San Francisco-area public transit rail stations are the best in California for overall use and access to jobs, housing and amenities, according to a new report released Tuesday. (Access the full report here).
The report gave both the BART and San Francisco Municipal Railway systems high marks but found the Santa Clara Valley Transit Authority's rail system to be the worst in the state, according to the criteria.
The best station in the entire state was Muni's Church Street station at Church and Market streets, which earned an A+ grade for its easy access to housing and retail, convenient transit access and land use policies.
The study was compiled through a collaboration between the University of California at Berkeley School of Law's Center for Law, Energy and the Environment and the non-profit research group Next 10.
To assign the grades, the researchers examined walkability scores, the number of employees and residents in the area who use public transit, the affordability of the surrounding neighborhood, and area crime rates, among other indicators.
Muni overall scored highest in California with a B. Its Church Street station scored highest and its Third and Marin station -- a low-density industrial area between the Dogpatch and Bayview neighborhoods -- scored the agency's lowest mark.
BART was close behind with a B-, its best station being Civic Center/UN Plaza and worst being San Francisco International Airport, according to the criteria.
Civic Center's easy access to other transit options, nearby amenities and destinations set it above other well-performing BART stations like the nearby Montgomery and Powell stations, the 24th Street Mission station, and the Ashby station in Berkeley.
The researchers acknowledged that the airport station served a different function than was being measured in the report and housing options and walkability there were necessarily going to be sparse. Other poorly performing BART stations included the South San Francisco, Orinda, and North Concord stations.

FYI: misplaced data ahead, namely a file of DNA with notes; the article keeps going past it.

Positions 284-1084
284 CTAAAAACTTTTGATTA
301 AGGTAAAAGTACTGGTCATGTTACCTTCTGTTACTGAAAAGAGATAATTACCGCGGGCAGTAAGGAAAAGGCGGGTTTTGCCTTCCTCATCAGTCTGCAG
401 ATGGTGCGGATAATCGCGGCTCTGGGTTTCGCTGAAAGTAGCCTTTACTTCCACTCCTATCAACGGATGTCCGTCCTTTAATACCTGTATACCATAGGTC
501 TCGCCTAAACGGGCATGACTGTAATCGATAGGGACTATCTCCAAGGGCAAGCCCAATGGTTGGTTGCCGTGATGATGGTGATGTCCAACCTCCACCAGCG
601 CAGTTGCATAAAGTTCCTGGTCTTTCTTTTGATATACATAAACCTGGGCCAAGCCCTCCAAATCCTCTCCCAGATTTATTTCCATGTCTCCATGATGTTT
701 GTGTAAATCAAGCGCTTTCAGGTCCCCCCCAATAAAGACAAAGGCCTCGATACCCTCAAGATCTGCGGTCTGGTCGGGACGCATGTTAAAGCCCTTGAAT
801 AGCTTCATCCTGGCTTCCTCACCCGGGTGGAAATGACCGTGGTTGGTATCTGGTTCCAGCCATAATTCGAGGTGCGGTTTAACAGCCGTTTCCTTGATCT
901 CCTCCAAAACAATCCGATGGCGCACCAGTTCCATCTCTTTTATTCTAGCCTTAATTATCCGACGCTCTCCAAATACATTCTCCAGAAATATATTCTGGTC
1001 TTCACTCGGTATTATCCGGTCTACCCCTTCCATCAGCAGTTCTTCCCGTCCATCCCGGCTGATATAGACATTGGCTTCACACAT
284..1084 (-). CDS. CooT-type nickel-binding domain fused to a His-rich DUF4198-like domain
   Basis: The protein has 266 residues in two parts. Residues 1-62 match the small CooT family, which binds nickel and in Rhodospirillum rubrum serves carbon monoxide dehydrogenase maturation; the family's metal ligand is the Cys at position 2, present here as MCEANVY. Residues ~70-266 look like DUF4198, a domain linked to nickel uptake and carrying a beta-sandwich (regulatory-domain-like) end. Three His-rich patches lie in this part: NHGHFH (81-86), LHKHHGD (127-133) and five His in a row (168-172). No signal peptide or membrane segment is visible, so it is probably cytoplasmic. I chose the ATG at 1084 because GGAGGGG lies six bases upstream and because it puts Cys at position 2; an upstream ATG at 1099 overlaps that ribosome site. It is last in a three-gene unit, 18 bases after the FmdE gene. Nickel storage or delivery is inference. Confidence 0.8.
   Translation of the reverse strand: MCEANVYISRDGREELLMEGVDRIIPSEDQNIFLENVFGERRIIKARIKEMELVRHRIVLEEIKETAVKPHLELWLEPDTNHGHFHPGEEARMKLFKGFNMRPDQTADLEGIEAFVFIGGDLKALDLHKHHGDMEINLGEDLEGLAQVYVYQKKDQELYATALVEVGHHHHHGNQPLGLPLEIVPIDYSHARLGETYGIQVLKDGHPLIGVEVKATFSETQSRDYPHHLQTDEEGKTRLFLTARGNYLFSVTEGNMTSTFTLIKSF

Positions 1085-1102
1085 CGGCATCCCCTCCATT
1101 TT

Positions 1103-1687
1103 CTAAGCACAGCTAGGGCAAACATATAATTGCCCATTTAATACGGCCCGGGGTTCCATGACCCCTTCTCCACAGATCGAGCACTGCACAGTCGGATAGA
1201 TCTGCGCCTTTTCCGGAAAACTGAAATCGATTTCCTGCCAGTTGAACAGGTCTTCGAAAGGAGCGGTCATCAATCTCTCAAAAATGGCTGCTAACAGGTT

While BART and Muni scored high marks, the worst rail system in the state was not far away. The Santa Clara Valley Transportation Authority earned a C- with the Japantown/Ayer station in San Jose scoring best for that system and the Middlefield station in Mountain View scoring worst.
The Japantown/Ayer station scored high for access to amenities and walkability but earned a low mark for use as most people in the area chose to drive rather than take public transit.
Middlefield, a low-density area on the edge of the VTA service area, scored poorly all around, according to the report.
The report's authors hope the information can encourage more transit-centric development near the poorly scored stations as the state's population grows.
Housing construction has not kept pace with the growing population, making more housing construction a necessity. Expanding transit can be extremely expensive -- heavy rail can cost between $230 million and $430 million per mile -- so stations should be used as effectively as possible, according to the report.
More compact development in rail-connected neighborhoods can allow the population to grow while keeping housing more affordable and pollution down.
While such improvements might not be possible for some stations, such as those serving airports or near major freeways, measuring transit stations according to this criteria can provide an indication as to where development can be focused or where more use of transit should be encouraged, organizers of the study said.